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How do Moves in the Stock or Bond Market Impact Mortgage Rates? (Part 2)

Posted by on Monday, March 20th, 2017 at 9:01am.


Written by Robert H. Ruth

The other week in Part 1, I discussed the fact that the stock and bond markets are always moving, and these ebbs and flows reflect investor’s tolerance for risk.

  • When stocks are moving higher, people feel optimistic that stocks are the best place to put their money, where they will get the highest return, and that confidence in the market outweighs the potential risks of investing.
  • When investors are concerned about the direction of the market, or there is uncertainty about the state of the economy, people look to put their money in what they perceive to be a safe haven, and they move their money into bonds.

And one of the safest havens for investors are US Treasury Securities, and the most important of these as it relates to mortgage interest rates is the yield on the 10 Year Treasury Note

So when money goes into stocks, bonds are less attractive and their price goes down. Because the price of bonds is dropping investors have to be paid more to own them, and thus the bond yield goes up.

When money goes out of stocks, bonds are more attractive and their price goes up. Because the price of bonds is increasing, their yield paid to investors who own bonds goes down.

And so if you want to get a good idea of the direction of mortgage interest rates it is important to really watch the day to day movement in the yield of the 10 Yr. Treasury Note. When the 10 Yr. Treasury yield goes up, rates are headed higher, and when the 10 Yr. Treasury yield goes down, rates are heading lower.

Why is the 10 Yr. Treasury Note So Important for Mortgage Rates?

The reason the movement of the 10 Yr. Treasury Note is a good indicator for rate has to do with the speed of pre-payments on mortgages.  That is because most standard 30 Yr. Fixed Rate loans have historically been paid off by a refinance or sale of a home within 10 years. Also, 10 Yr. Treasury Notes and 30 Yr. Fixed Rate Mortgages are similar types of investments, so like-minded investors would be looking at both at the same time.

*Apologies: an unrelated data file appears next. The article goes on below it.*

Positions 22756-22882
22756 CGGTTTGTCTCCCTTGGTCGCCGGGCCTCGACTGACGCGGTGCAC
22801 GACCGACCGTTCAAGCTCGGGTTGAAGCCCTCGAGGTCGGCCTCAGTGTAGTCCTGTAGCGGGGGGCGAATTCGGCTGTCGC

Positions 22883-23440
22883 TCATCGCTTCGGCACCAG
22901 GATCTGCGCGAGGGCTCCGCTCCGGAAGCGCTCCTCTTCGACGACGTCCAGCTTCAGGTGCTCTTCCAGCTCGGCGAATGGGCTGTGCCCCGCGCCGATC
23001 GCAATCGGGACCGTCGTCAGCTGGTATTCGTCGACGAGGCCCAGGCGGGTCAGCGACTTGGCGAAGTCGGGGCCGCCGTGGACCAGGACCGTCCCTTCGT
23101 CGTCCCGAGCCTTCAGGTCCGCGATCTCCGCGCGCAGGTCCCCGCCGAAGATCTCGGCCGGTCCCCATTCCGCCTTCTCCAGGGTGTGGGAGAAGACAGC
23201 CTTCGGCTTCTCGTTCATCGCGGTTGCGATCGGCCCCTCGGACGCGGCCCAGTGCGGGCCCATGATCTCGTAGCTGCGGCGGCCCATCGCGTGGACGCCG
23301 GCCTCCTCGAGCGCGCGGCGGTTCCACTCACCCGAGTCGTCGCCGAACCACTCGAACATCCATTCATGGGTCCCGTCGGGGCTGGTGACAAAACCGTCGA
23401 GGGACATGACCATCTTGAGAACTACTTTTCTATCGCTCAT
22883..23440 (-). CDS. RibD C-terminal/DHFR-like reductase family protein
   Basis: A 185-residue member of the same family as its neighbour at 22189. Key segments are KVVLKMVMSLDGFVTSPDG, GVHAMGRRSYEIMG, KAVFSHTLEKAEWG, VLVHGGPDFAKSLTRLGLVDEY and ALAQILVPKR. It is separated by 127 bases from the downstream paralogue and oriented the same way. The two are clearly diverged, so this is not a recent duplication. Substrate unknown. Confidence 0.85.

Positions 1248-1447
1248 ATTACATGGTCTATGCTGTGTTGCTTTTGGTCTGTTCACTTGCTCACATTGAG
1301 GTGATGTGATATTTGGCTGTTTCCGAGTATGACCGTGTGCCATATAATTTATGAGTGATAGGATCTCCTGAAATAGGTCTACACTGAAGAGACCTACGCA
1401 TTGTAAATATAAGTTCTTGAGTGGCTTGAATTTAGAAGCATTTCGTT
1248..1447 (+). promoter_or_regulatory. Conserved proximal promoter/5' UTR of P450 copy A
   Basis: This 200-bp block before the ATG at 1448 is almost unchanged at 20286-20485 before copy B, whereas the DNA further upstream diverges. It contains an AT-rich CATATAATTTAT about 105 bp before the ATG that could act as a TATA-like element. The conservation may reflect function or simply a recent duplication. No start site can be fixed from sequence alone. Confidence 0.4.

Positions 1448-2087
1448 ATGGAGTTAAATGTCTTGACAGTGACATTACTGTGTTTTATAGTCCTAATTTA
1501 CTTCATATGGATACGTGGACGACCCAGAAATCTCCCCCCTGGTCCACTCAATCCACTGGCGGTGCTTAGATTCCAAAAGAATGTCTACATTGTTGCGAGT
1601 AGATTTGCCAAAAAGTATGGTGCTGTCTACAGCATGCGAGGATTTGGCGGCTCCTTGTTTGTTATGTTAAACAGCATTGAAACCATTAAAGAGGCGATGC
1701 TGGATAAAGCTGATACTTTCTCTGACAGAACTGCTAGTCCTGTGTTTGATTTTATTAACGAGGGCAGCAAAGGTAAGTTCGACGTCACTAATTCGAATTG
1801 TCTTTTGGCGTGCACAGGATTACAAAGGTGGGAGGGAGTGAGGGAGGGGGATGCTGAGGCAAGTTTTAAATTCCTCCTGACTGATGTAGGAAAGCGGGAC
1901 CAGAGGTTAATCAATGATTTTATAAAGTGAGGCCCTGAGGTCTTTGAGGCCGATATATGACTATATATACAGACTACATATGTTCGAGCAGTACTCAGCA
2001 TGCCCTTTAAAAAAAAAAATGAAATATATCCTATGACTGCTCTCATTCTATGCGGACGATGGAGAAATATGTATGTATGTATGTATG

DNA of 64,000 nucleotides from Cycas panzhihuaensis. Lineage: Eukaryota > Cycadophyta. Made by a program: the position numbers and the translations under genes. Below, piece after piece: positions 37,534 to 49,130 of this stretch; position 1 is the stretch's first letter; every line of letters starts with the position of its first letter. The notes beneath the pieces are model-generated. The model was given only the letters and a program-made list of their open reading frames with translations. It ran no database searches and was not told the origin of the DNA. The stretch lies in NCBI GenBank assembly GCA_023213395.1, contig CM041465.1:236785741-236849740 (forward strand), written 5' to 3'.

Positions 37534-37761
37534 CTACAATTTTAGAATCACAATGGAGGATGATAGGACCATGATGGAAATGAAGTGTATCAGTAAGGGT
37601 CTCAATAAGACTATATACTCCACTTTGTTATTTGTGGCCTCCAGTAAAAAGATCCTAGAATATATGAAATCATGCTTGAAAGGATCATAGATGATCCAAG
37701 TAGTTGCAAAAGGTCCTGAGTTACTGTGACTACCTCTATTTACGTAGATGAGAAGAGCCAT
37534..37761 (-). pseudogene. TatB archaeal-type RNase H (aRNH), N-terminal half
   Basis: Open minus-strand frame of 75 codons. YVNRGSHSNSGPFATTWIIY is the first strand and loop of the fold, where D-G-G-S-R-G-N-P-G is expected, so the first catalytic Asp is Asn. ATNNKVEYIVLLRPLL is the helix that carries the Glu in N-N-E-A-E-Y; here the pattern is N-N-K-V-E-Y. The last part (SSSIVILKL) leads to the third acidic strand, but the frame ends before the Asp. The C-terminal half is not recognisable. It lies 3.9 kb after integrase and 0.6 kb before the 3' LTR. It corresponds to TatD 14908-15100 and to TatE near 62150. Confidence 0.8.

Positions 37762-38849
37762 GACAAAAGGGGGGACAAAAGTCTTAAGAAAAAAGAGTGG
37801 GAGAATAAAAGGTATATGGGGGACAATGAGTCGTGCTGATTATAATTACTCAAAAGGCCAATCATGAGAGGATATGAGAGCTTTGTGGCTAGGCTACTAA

This is especially important right now (March 12, 2017), because the Federal Reserve has used bond buying to stimulate the economy after the recession which began in 2008. The unusually low interest rates we have seen in the past few years were the result of the Fed intervening in the markets to keep them liquid in the wake of the recession. International investors have also been heavy buyers of US Treasury Securities because they have seen the US Treasuries as a very safe place to invest. Now, with the dramatic move in the stock market since the election of President Trump, investors have been moving their money out of safer havens and into equities and the move out of bonds has led to an  increase in bond yields, driving mortgage rates significantly higher as the chart below shows:

Date

10 Yr. Treasury Note Yield

30 Yr. Fixed Rate Mortgage

10/13/2016

1.75

3.500%

12/20/2016

2.49

4.125%

03/10/2017

2.59

4.250%

So where are mortgage rates headed?

Now, this week, with the economy expanding, investor confidence increasing, unemployment dropping, and the view that the US economy is functioning normally again, there is widespread belief that the Federal Reserve will raise short term interest rates. Since the economy does not seem to need the assistance of the Fed much longer it has become time to start removing the stimulus measures they used to help the economy. It is sort of like a patient who is sick being gradually taken off the medicine they needed to stay alive … you don’t do it all at once, but gradually reduce the amount needed and the required dosage so the patient can, over a period of time, return to a normal life.

If the Fed does raise rates, it will be interesting to see what the impact of that will be on mortgage rates.  It would be absolutely foolish for me to predict where interest rates are heading, so I won’t do that.  I CAN guarantee you one thing about interest rates : they will fluctuate…often…and unpredictably at times.  So keep an eye on the 10 Yr. Treasury Yield and you will have a pretty good insight into where mortgage rates could be heading, and if you watch the stock market direction and the 10 Yr. yield you’ll be a much better informed mortgage buyer.

Robert H. Ruth
Senior Mortgage Banker
Direct: 401.789.4441
Mobile: 401.743.4364
Email: rhr11@icloud.com
NMLS ID: 513243

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